Paper No. 11
Presentation Time: 11:30 AM
THE LATE TRIASSIC CARBONATITE TUFFS IN CENTRAL YANGTZE BLOCK, SOUTH CHINA: MANTLE SOURCE, CRUSTAL CONTAMINATION AND TECTONIC IMPLICATIONS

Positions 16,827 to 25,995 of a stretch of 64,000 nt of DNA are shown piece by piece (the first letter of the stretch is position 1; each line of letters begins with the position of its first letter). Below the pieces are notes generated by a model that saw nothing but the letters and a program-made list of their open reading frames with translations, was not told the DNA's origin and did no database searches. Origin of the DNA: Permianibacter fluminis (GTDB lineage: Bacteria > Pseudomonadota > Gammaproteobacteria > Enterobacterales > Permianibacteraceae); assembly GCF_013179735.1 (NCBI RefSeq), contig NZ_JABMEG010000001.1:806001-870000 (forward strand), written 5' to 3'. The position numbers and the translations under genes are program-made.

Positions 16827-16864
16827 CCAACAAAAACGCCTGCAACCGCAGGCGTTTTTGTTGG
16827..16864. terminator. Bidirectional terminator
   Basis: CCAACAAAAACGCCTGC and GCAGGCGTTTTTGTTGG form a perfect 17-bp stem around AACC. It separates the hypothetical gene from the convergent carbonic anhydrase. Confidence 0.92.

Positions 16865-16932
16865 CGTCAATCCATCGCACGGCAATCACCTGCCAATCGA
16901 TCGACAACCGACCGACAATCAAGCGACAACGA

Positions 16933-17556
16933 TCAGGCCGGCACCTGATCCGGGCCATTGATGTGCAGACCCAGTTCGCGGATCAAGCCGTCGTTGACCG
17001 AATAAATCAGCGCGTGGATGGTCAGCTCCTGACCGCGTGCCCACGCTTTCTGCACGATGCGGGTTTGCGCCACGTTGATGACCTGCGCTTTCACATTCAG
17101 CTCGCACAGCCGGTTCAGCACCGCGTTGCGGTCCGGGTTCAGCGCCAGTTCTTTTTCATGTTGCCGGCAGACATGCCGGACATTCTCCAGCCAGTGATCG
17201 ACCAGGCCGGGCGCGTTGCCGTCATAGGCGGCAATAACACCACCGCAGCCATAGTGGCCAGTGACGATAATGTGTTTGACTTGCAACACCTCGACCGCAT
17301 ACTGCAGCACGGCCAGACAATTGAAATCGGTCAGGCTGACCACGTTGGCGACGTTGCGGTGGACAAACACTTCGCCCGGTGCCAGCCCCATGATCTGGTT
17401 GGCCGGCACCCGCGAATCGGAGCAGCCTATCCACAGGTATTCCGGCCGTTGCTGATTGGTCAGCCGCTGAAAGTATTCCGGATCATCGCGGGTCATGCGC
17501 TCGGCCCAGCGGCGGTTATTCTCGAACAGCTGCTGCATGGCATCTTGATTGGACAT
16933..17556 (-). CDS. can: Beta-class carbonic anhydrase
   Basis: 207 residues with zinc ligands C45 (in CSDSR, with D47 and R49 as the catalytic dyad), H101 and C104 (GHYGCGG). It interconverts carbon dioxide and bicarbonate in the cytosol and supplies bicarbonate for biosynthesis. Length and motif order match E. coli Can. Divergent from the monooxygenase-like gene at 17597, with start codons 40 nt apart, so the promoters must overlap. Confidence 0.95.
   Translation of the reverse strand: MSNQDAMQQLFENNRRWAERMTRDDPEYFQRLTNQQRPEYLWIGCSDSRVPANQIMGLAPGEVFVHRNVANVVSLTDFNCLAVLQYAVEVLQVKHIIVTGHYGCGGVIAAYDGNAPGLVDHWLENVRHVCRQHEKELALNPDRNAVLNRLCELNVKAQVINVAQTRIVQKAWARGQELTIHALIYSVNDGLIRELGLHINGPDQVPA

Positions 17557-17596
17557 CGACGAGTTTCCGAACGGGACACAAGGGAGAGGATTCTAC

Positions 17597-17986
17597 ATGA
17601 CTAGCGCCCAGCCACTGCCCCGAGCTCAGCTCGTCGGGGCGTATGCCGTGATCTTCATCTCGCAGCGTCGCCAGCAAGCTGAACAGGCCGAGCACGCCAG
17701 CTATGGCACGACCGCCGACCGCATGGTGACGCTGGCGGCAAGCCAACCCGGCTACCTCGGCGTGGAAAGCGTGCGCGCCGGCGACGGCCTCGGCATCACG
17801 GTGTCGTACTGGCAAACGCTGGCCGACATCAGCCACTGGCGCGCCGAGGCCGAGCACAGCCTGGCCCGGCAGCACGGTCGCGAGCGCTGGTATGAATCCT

Carbonatites can derive from crystal fractionation, liquid immiscibility or melting of carbonate-metasomatized mantle, but the compositions of magmas, processes experienced during emplacement and tectonic setting are still debated. The Indosinian orogeny, as a part of amalgamation of microcontinents through Triassic in Southeast Asia, involves a Late Triassic Carbonatite tuff layer in central Yangtze Block, South China. These carbonatite tuffs are composed of calciocarbonatite and magnesiocarbonatite (10.64-32.48% SiO2 and 25.38-42.38% CaO). They have similar REE pattern with light REE fractionation and strongly negative Ti and Eu anomalies (δEu=0.48-0.83). However, they have low εNd(t) values of -9.32 to -3.53 and relative high (87Sr /86Sr)i ratios of (0.705961-0.708771), which distinguish them from most carbonatites around the world. U–Pb age data for 121 zircons from these tuffs range in age from Archean to the Late Triassic, showing a youngest and highest age population of 212 ± 1 Ma and subordinate peaks around 800 Ma, 1850 Ma and 2450 Ma. Additionally, the zircons grains of tuffs yielded initial 176Hf/177Hf ratios from 0.280910 to 0.282813 and εHf(t) values from −23.1 to 16.8. The REE patterns, HFSE geochemistry, NTT negative anomalies, Sr-Nd isotopes characteristics, major zircon age populations and Hf isotopic compositions of carbonatite tuffs suggest that the magma are derived by melting of a carbonate-metasomatized mantle with crustal contamination during emplacement. Consequently, we suggest a model of syncollisional rifting perpendicular to the Indosinian Orogeny to explain the origin of the tuffs and tectonic evolution of the Late Triassic Yangtze Block, South China.